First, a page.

Andy Kaufman died on May 16, 1984, after a brief battle with lung cancer. In truth, that’s about the only thing we do know about him, given the manner in which he lived. Kaufman, whether one considers him the ultimate “dada artist” or mental illness personified, was arguably the most bizarre, elusive entertainer of the latter half of the twentieth century. From the moment he first hit the stage to his final, mysterious act, not a single moment was honest, forthright, or authentic. His deception was so all-consuming, in fact, that at the time of his death, it was assumed by just about everyone that he was executing yet another elaborate hoax, and that within days, weeks, or even years, he would be back, bigger and better than ever before. In 2004, whispers circulated that he had been spotted in a host of locations, largely because of the rumor he had spread before his demise that he would come out of hiding on the twentieth anniversary of his “death”. It wasn’t inconceivable, after all, for this was a man who steadfastly refused to play anything straight. Everything was fodder for his so-called life, which itself was a series of performances; all choreographed and scripted down to the smallest detail. As his girlfriend Lynne said to him at one point, “There is no real you.” Perhaps there never was.
Milos Forman’s Man on the Moon is about the only movie that could ever be made about a man like Andy, as any attempt at conventional bio-pic would quickly get absorbed by the absurdity of it all. And could anything he told us ever really be trusted? The man who was self-consciously crafted for public consumption is the only one that even matters, and it might be said that he’s the most famous man never to exist. As such, Forman’s film is simply a series of events; a highlight reel that shows us what he did and how he did it, but never anything more. A “why”, if it must be sought, likely never existed either. If his art was anti-art, then no external meaning was present. Think of it what you will, or don’t think at all. It’s all up to the individual. Interestingly, Kaufman is not even a comedian, despite his appearance on Taxi (his most lasting legacy, much to his disgust). This is telling, because Kaufman’s acts – or “gatherings” – weren’t ever really funny. In fact, he went out of his way to be as deliberately unfunny as humanly possible. Why else would he spend an entire performance reading The Great Gatsby in a snooty accent? What other purpose could there be to taking an entire Carnegie Hall audience out for milk and cookies? He dared you to laugh, and if you did, he pushed it even further so that you’d hate him even more for having laughed in the first place.
As played by Jim Carrey (still among his best performances), Kaufman is hyper, stubborn, and impossible to define, which is the only way to play him. Carrey has the look and mannerisms down pat, but more than mere imitation, it is a fully realized understanding of the man. Carrey also “became” Andy on set, refusing to break character even for a moment. He even became Kaufman’s alter-ego Tony Clifton, regurgitating the bile and bad singing to such ends that Carrey himself became intolerable to his fellow actors. And what of Mr. Clifton? Kaufman wasn’t the only one to portray him (there are at least two others that we know of), and as the end of the film suggests, there were still more out there willing to carry on the illusion. Or did such a man actually exist? Part of me hoped that he did, because I’ve never lost my affection for him, even after repeated viewings. He’s so aggressively untalented – even as a parody of a bad lounge singer – that I’d push for his life story, even it were a fictionalized version of an already fictional tale. Again, it speaks to Kaufman’s mad brilliance that we never know who this man is, even when we believe we know that it’s Kaufman under all that make-up. Which is the act – Clifton or Kaufman?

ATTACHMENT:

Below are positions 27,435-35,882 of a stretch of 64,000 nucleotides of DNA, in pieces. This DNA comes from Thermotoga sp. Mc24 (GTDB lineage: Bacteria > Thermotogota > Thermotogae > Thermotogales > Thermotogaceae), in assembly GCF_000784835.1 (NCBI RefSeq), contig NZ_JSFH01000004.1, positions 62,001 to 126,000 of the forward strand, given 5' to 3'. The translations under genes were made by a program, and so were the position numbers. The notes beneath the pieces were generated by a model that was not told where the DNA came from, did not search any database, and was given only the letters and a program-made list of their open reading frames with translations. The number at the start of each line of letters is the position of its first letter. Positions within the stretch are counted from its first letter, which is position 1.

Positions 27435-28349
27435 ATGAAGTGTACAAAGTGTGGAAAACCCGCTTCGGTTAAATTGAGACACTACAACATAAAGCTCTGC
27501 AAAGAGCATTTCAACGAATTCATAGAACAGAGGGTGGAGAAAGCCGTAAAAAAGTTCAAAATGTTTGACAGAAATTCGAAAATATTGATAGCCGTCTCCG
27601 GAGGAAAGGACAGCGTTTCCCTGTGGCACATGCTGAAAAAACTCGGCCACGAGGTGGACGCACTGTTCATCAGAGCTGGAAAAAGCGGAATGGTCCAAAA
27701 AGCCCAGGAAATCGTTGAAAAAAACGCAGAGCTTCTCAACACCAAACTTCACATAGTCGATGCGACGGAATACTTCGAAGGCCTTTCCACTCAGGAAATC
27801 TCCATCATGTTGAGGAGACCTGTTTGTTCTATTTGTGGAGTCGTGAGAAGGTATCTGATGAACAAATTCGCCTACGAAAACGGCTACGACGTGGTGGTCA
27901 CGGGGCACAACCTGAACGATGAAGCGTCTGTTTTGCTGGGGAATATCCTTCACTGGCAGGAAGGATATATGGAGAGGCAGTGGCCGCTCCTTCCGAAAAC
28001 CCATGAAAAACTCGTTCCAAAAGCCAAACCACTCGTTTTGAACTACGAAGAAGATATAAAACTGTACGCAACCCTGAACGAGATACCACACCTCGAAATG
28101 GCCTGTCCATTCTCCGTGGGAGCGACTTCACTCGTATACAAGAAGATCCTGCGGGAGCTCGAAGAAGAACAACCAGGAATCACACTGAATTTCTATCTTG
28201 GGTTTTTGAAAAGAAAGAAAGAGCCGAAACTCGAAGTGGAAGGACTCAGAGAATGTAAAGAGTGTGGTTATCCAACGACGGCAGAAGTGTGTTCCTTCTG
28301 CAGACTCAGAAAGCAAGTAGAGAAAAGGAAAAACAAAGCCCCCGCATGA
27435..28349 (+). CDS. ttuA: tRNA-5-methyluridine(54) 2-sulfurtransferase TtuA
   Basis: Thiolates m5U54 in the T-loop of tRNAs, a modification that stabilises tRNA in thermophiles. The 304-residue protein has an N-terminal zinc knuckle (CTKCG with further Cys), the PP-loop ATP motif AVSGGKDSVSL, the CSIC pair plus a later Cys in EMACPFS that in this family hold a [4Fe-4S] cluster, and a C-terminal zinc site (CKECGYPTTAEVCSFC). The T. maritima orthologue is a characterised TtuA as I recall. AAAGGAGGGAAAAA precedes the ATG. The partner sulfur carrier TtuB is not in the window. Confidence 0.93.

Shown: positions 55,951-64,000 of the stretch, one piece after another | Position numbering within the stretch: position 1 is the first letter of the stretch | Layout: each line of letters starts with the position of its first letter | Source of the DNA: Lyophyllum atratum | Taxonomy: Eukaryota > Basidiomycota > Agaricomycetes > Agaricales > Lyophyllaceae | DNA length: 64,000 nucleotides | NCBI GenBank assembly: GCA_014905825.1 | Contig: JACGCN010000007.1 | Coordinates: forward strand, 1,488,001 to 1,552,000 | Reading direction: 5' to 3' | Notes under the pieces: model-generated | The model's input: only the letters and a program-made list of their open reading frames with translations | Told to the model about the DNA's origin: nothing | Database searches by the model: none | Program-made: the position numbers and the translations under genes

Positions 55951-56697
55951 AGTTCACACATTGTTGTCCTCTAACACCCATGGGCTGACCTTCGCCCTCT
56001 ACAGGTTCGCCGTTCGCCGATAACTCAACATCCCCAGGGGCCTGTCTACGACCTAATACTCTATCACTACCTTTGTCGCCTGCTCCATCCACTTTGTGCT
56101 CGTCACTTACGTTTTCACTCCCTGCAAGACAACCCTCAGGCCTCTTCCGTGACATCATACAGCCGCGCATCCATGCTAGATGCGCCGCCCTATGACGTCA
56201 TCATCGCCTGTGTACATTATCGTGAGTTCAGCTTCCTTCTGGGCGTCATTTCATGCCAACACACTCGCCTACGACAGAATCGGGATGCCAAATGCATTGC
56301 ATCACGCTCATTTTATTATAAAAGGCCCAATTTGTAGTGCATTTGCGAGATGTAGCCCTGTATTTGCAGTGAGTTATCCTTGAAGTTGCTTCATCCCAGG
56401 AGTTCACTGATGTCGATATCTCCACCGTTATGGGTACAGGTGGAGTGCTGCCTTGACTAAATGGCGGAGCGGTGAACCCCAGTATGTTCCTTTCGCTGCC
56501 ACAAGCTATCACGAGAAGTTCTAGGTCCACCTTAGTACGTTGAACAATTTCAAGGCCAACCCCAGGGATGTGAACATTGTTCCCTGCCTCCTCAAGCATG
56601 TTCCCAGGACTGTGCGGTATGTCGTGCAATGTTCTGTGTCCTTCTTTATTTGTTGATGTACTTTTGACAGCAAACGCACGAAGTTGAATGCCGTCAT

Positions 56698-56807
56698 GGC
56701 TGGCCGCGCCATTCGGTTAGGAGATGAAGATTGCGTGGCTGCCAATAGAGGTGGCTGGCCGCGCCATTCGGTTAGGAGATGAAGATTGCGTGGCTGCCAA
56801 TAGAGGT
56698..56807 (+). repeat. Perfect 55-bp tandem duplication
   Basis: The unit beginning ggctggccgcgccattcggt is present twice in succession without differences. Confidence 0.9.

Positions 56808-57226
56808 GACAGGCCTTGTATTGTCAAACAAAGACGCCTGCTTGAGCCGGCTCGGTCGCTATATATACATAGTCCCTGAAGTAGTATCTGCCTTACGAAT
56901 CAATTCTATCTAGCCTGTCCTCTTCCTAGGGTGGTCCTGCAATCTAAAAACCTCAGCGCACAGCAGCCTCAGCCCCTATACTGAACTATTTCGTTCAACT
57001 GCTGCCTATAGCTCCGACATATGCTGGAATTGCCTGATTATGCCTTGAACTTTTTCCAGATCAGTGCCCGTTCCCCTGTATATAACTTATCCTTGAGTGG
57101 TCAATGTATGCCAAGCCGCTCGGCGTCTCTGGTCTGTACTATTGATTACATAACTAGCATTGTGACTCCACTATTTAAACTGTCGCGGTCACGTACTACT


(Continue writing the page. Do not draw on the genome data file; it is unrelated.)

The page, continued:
And so we push through the David Letterman appearances, the wrestling career (fake “nemesis” Jerry Lawler plays himself), the television disasters (consider the Saturday Night Live wannabe Fridays – or don’t, given that it managed to be even worse than the show that inspired it), and the twisted friendships. He had a stable of loyalists in his corner, but one can only imagine what passed for closeness. Thankfully, though, neither Forman nor the screenwriters push an agenda, leaving the psychobabble to lesser filmmakers. Again, why bother? It had to be inconceivable for him when he learned of his cancer, not only because he never smoked and lived a relatively healthy life (meditation, vegetarianism, and the like), but because he had to believe that the daily grind wouldn’t touch a man not standing still. He trafficked in make-believe and fantasy, so how could disease and death interfere with the show? One of the most telling moments in the movie occurs while he’s visiting the Philippines for a “miracle cure” with some backwater witch doctor. It’s pure desperation, but at that point, why not? While on the table, he witnesses the shaman’s trick (he palms gizzards and blood to act as the “sickness” that will magically be pulled from the body) and instead of disgust, he chuckles with delight. “Of course,” he seems to say, “That’s what I would have done.” With his final, painful breath, there’s admiration for a fellow con-artist. Who knows, the whole scene might have been his creation to begin with.